In 1998, Frito-Lays released the WOW! Chips as a healthier alternative to the popular snack. Thanks to the use of the fat substitute olestra, they contained significantly fewer calories. However, it turned out that olestra caused a great number of digestive problems, including diarrhea, incontinence, and cramping. So after the first year of extremely high revenues, the sales dropped dramatically. In 2004, the product was rebranded as “Light,” and the company stopped calling attention to the continued use of olestra. The absence of warning resulted in a lot of lawsuits.

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Source: Via Wikipedia

8. Pepsi AM (1989)

Pepsi AM was advertised as a “morning soda,” something you could drink at breakfast and that would give you a much-needed energy boost in the morning. It contained 28% more caffeine than regular Pepsi and was targeted at non-coffee drinkers. However, the sales were very low, and it was discontinued in 1990.

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Source: Via Flickr

9. New Coke (1985)

In 1985, Coca-Cola decided to take a huge risk in changing the secret formula for the first time in 99 years. The public’s response was instantaneous and fierce. People protested not only the new recipe but also the fact that the old one was no longer available. So, Coca-Cola hurried to fix things and three months later the original drink returned to the market under a new name: Coca-Cola Classic.

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Source: Via Wikipedia

10. Amazon Fire Phone (2015)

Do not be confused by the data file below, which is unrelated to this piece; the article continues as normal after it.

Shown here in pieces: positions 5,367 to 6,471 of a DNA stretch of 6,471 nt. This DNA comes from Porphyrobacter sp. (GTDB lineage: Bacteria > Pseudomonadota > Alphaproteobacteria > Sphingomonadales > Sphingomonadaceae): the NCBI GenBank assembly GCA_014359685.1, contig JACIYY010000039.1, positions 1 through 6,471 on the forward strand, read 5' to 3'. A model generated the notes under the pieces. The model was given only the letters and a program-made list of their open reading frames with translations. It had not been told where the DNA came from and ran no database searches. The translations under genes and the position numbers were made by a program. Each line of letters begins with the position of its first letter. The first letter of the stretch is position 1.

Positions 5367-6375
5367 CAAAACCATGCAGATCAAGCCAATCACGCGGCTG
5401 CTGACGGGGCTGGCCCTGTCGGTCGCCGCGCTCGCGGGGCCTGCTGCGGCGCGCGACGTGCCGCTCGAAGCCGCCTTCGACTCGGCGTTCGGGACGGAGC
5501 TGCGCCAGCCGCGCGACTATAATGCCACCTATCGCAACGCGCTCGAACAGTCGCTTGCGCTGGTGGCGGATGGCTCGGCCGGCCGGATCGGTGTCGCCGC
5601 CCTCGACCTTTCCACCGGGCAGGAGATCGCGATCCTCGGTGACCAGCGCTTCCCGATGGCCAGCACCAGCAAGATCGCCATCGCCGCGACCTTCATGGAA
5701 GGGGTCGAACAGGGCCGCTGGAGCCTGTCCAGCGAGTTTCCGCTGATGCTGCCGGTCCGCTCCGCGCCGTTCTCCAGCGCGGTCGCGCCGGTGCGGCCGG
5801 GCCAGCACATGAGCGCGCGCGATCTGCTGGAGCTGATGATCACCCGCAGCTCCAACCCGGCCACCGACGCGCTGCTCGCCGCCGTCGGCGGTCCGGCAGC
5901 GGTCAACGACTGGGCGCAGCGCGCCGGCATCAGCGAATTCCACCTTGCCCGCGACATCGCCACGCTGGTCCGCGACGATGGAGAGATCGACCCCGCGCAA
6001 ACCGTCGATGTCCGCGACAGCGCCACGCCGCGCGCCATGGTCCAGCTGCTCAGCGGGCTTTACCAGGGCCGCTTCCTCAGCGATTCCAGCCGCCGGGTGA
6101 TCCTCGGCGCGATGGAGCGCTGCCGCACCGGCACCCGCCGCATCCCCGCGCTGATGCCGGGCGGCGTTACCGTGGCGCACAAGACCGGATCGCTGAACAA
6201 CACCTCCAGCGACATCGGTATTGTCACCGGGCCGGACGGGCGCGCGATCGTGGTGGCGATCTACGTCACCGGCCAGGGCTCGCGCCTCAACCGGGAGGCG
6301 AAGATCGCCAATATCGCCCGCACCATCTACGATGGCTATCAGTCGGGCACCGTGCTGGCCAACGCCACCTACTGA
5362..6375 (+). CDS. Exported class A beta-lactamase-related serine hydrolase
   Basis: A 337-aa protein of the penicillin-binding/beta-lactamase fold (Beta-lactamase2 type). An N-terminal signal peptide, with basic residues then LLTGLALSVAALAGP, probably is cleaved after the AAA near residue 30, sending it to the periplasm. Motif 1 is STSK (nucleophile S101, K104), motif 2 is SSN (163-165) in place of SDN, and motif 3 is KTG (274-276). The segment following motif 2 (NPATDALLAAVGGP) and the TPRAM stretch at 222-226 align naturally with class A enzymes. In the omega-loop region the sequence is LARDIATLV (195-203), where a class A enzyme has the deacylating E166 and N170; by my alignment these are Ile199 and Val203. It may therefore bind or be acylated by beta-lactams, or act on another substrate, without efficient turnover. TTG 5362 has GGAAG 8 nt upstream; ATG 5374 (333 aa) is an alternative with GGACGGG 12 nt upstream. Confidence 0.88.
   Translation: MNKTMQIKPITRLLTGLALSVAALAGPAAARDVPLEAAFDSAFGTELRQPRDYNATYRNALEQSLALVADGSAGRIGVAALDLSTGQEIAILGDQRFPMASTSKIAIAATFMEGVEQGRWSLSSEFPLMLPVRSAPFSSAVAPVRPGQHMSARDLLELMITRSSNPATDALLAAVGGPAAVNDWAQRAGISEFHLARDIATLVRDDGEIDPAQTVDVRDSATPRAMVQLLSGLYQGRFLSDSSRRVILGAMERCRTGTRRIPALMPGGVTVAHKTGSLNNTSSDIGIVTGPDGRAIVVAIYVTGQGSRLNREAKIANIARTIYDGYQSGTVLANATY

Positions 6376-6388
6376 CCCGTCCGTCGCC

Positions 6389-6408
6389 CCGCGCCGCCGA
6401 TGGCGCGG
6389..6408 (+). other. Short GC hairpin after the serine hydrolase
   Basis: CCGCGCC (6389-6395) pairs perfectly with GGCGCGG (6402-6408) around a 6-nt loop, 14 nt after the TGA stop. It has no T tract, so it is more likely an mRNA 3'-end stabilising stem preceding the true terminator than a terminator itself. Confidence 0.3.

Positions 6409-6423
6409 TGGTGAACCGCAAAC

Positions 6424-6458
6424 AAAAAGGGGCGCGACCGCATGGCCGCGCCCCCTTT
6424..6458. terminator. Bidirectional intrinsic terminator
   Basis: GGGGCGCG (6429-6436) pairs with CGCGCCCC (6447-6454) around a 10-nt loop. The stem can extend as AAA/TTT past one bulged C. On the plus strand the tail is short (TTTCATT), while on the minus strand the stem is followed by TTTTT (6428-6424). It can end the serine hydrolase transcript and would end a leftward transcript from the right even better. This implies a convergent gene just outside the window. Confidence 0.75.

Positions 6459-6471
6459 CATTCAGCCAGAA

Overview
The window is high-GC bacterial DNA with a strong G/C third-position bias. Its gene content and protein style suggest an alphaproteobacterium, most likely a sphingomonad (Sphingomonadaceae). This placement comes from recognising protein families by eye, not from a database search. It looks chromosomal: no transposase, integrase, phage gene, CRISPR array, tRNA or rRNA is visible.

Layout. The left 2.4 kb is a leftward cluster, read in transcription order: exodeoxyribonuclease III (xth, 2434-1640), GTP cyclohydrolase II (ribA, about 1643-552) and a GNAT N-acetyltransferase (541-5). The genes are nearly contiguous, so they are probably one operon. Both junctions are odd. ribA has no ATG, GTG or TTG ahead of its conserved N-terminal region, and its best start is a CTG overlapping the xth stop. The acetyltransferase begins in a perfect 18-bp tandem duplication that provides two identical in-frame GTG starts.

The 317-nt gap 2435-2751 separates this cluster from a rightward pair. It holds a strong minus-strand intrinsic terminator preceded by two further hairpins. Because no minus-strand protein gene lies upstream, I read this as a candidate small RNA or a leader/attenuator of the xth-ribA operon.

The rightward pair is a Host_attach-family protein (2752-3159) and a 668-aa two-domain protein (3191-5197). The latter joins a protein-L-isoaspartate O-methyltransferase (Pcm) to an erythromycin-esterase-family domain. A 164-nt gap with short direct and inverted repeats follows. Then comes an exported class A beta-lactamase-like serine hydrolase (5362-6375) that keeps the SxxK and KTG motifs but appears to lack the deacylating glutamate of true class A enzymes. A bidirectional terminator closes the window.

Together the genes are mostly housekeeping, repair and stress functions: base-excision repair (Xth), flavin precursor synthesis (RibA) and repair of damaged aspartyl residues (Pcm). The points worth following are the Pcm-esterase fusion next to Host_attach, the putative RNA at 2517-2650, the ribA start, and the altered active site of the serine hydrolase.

The Fire Phone was Amazon’s first attempt to broach the market of smartphones. Its main features were the four front-facing cameras which gave the impression of depth and 3D. The reviews for the phone were mixed, but the fact that the prices continued to drop was a sign that sales weren’t going too well. Finally, Amazon discontinued the product in 2015, only a year after the release.

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Source: Via Wikipedia

11. Watermelon Oreos (2013)

Nabisco tried experimenting with a new Oreo flavor in 2013. The watermelon Oreos were available only as a part of a limited edition designed as a test trial. Obviously, it wasn’t very successful, as this product didn’t move past this initial stage of distribution.

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Source: Via Flickr

12. Nike+ Fuel Band (2012)

The Nike+ Fuel Band was a wristband designed to be used in combination with an iPhone, iPad, or Android device. It kept track of your physical activity, the number of steps you’ve taken, and the energy you’ve burned. Nike discontinued the Fuel Band two years later in order to focus on the development of other software applications.

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Source: Via Wikipedia

13. McDonald’s Arch Deluxe Burger (1996)

McDonald’s released the Arch Deluxe Burger in 1996 aiming it towards adults. The burger was composed of potato-bread roll with lettuce, onions, tomatoes, ketchup, and a mayonnaise-dijon mustard sauce, and its marketing campaign was extremely expensive. The ads featuring disgusted children weren’t sufficiently attractive to the adults, though, and, combined with the high price of $2.29, the Arch Deluxe Burger was a flop. It was discontinued in 2000.

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Source: Via Wikipedia

14. Nokia N Gage (2003)

The N-Gage was a device that combined the functionality of a telephone and a handheld game system. A couple of reasons why this product failed were that the buttons weren’t designed for gameplay, and the fact that its appearance resembled a taco, which prompted the public to nickname it the ‘Taco phone’. It was discontinued in 2005.

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Source: Via Imgur

15. Orbitz Soda (1997)

When it was released in 1997, Orbitz was advertised as a “texturally enhanced alternative beverage.” It was a fruit flavored drink that contained floating edible balls. Orbitz was compared to a lava lamp, and its interesting appearance may have been the only factor people bought it because it certainly wasn’t for the taste. It was discontinued a year later.

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Source: Via Imgur
From: thechive